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Don’t pay vendors all they are owed until work is done

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For so long, Hawaii government has had such a huge “kick me” sign affixed to its technologically-challenged backside that it must seem irresistible, an easy target, for savvy contractors to oblige.

Over the past year or so, easily more than $100 million in IT contracts have emerged as woefully faulty, wasteful or possibly outright fraudulent. A significant course correction is needed, and it includes purposeful steps, ranging from incremental payments only upon completion of successful benchmarks, to going after vendors for shoddy work.

So it was encouraging, on that latter point, to see the Hawaii Department of Transportation bringing suit last week against Ciber, Inc., alleging the consulting firm defrauded the state and engaged in other misconduct on a software project for the Highways Division. This was the FAST (Financial Accounting System Transportation) contract cancelled in spring after nearly $14 million was paid for missed deadlines, missing functionality and software glitches.

Ciber allegedly pulled a “bait and switch” by misrepresenting its capabilities for a new computer system to run the state’s highway financial management operations. The suit claims HDOT has documents of senior Ciber managers acknowledging submitting “erroneous invoices and fictitious change orders,” billing HDOT for work the firm knew was of no value.

“This lawsuit reflects Hawaii’s commitment to ensuring that vendors who violate the public trust will be held accountable for their misconduct, and that taxpayers will be protected,” said state Transportation Director Ford Fuchigami. For the sake of taxpayers, let’s hope the evidence proves strong and the state is successful in recouping damages.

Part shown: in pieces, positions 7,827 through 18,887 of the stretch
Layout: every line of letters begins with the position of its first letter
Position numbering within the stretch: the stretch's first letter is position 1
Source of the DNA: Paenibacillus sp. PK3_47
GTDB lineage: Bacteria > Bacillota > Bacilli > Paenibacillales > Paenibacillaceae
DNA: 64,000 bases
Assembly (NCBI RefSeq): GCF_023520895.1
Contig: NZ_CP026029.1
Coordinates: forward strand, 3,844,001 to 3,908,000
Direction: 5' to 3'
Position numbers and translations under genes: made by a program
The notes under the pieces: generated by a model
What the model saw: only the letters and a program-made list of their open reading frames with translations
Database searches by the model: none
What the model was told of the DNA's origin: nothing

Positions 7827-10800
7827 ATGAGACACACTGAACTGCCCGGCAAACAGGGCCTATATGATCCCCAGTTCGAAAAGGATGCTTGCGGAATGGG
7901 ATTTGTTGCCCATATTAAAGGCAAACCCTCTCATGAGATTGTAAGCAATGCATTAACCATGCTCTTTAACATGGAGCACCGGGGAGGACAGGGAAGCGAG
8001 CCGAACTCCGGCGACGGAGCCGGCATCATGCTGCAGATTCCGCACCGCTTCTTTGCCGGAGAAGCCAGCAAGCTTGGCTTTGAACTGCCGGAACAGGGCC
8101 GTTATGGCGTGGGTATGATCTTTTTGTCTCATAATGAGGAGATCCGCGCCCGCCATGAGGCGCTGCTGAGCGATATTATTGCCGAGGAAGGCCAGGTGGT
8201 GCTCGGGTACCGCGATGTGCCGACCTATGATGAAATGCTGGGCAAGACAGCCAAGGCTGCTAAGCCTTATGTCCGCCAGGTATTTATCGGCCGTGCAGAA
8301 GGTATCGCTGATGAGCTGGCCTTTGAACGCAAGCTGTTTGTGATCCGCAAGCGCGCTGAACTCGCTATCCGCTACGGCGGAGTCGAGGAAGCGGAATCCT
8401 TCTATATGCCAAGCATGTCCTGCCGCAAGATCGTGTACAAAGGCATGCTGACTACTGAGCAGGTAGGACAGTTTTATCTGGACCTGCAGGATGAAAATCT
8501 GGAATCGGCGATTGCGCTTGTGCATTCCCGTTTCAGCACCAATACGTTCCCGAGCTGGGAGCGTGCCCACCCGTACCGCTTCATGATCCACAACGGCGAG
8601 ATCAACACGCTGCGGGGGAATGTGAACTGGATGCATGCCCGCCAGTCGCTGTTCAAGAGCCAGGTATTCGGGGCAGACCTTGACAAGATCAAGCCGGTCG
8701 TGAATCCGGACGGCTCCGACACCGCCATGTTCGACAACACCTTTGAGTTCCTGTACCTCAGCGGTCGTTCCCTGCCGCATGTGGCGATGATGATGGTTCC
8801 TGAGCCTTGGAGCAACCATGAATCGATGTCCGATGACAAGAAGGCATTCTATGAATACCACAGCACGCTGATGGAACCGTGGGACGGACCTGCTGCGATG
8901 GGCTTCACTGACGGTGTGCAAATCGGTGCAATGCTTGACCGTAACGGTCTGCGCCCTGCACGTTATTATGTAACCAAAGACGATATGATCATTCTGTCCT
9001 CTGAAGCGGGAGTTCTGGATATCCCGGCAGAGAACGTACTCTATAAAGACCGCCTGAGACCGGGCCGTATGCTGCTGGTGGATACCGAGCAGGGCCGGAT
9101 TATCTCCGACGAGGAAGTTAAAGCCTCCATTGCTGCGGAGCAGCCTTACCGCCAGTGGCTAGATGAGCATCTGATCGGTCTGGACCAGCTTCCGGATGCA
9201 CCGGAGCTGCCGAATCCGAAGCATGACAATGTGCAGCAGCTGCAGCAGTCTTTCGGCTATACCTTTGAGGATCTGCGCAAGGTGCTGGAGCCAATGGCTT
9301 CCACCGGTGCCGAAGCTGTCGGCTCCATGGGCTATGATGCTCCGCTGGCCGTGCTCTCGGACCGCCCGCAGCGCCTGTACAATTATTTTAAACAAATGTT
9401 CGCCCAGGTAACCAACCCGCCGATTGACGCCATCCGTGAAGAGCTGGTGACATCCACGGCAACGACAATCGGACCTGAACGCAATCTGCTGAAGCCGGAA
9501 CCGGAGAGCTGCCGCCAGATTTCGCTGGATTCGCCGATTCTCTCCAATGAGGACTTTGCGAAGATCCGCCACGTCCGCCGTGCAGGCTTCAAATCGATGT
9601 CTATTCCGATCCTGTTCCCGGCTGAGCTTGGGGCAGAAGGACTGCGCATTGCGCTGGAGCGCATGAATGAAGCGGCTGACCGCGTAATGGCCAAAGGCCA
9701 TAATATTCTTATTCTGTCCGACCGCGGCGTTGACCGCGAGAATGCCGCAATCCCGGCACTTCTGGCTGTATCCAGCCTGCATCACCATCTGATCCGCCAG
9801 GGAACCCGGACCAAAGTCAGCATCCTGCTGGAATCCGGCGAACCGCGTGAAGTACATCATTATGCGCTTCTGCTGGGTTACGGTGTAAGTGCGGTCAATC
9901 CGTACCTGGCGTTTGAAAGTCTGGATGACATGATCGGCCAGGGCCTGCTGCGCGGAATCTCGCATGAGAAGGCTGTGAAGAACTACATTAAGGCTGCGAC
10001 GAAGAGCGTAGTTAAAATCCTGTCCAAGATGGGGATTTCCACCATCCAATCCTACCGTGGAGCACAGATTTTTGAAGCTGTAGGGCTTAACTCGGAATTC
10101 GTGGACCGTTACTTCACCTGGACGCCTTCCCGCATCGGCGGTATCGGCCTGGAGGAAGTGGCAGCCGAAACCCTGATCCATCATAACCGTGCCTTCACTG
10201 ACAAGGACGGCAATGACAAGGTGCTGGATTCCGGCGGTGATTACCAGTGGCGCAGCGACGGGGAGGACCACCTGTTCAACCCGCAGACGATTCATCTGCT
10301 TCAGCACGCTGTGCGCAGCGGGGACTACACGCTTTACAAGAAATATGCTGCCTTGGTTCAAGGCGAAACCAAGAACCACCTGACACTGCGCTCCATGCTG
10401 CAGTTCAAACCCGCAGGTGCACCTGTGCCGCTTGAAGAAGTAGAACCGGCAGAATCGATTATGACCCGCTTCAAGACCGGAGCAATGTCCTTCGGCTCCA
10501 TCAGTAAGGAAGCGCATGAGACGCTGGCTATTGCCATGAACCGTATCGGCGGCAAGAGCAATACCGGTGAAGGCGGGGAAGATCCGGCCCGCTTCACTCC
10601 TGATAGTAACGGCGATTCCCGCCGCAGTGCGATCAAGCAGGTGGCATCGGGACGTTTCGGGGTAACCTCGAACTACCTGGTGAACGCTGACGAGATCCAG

Sadly, though, a lawsuit represents the reactionary side of a bad-contract situation. It represents failure resulting from a gamed system. What should be occurring, regularly and transparently, is more diligence at the front-end formation of contracts — aligning expectations, scope of work and paying vendor incrementally when scheduled project promises are met. Clearly, that’s all needed.

Now, to go from theory to practice: The state Tax Department is taking another costly stab at overhauling its notoriously antiquated system. From 1999 to 2011, $87.5 million was paid to Canadian-based CGI Group Inc., ostensibly to modernize the state’s tax collection system, but which instead, bought us old technology.

The department is trying again with a $60 million contract split into two phases; an initial $30 million, four-year contract was signed in July with Fast Enterprises of Colorado. There’s hope this time around that taxpayers will get what is paid for, since this company has done similar tax projects in 21 other states.

But given our Tax Department — let alone our state’s — dismal track record with IT, it makes perfect sense to restructure the payment schedule, as advised by state Sen. Donna Mercado Kim; she says too much money is given to the contractor too early in the project.

The Ige administration should work on taxpayers’ behalf to have this vendor, as well as future others, show that newly installed equipment and software actually work as promised before payments are made.

The contracts outlined here are but the tip of the disastrous IT iceberg. Recently, there’s been the Hawaii Health Connector, the online exchange that burned through the bulk of $200 million in federal grants, before being scrapped as worthless and unsustainable; state investigators are urged to dig into those contracts to see if any laws were violated.

There also was the touted statewide systems overhaul, dubbed SURF (Statewide Unified Resource Framework), that was ditched this spring after $11 million went into developing requests for proposals. Enough already.

Instead of more “kick me” signs, a serious reboot of procedures is needed to end these botched IT contracts.

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